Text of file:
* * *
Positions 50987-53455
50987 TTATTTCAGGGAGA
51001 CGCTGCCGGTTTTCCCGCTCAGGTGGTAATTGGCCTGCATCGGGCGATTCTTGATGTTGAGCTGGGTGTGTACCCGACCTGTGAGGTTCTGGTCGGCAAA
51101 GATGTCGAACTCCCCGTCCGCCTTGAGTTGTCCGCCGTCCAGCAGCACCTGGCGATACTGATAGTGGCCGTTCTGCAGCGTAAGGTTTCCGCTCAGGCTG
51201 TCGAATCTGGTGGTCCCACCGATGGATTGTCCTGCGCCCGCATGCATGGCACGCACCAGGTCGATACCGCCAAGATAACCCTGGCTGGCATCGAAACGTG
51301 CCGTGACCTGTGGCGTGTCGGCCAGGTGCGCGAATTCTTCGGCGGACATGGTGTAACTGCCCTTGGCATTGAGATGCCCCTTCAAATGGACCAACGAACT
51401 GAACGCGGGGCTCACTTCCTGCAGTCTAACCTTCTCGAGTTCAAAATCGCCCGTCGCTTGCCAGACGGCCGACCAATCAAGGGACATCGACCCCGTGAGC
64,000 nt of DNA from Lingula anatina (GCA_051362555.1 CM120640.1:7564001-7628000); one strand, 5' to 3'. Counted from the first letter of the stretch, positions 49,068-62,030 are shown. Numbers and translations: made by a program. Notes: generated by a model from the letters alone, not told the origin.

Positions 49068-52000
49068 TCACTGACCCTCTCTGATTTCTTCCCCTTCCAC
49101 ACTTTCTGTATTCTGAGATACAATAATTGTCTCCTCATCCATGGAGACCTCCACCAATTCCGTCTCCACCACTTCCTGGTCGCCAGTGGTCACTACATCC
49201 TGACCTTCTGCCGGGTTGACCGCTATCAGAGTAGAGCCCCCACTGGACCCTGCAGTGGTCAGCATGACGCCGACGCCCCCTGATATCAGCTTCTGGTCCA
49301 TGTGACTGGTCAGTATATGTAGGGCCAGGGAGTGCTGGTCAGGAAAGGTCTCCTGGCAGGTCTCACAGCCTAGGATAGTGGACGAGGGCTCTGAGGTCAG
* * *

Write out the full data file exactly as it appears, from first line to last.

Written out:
Positions 50987-53455
50987 TTATTTCAGGGAGA
51001 CGCTGCCGGTTTTCCCGCTCAGGTGGTAATTGGCCTGCATCGGGCGATTCTTGATGTTGAGCTGGGTGTGTACCCGACCTGTGAGGTTCTGGTCGGCAAA
51101 GATGTCGAACTCCCCGTCCGCCTTGAGTTGTCCGCCGTCCAGCAGCACCTGGCGATACTGATAGTGGCCGTTCTGCAGCGTAAGGTTTCCGCTCAGGCTG
51201 TCGAATCTGGTGGTCCCACCGATGGATTGTCCTGCGCCCGCATGCATGGCACGCACCAGGTCGATACCGCCAAGATAACCCTGGCTGGCATCGAAACGTG
51301 CCGTGACCTGTGGCGTGTCGGCCAGGTGCGCGAATTCTTCGGCGGACATGGTGTAACTGCCCTTGGCATTGAGATGCCCCTTCAAATGGACCAACGAACT
51401 GAACGCGGGGCTCACTTCCTGCAGTCTAACCTTCTCGAGTTCAAAATCGCCCGTCGCTTGCCAGACGGCCGACCAATCAAGGGACATCGACCCCGTGAGC
64,000 nt of DNA from Lingula anatina (GCA_051362555.1 CM120640.1:7564001-7628000); one strand, 5' to 3'. Counted from the first letter of the stretch, positions 49,068-62,030 are shown. Numbers and translations: made by a program. Notes: generated by a model from the letters alone, not told the origin.

Positions 49068-52000
49068 TCACTGACCCTCTCTGATTTCTTCCCCTTCCAC
49101 ACTTTCTGTATTCTGAGATACAATAATTGTCTCCTCATCCATGGAGACCTCCACCAATTCCGTCTCCACCACTTCCTGGTCGCCAGTGGTCACTACATCC
49201 TGACCTTCTGCCGGGTTGACCGCTATCAGAGTAGAGCCCCCACTGGACCCTGCAGTGGTCAGCATGACGCCGACGCCCCCTGATATCAGCTTCTGGTCCA
49301 TGTGACTGGTCAGTATATGTAGGGCCAGGGAGTGCTGGTCAGGAAAGGTCTCCTGGCAGGTCTCACAGCCTAGGATAGTGGACGAGGGCTCTGAGGTCAG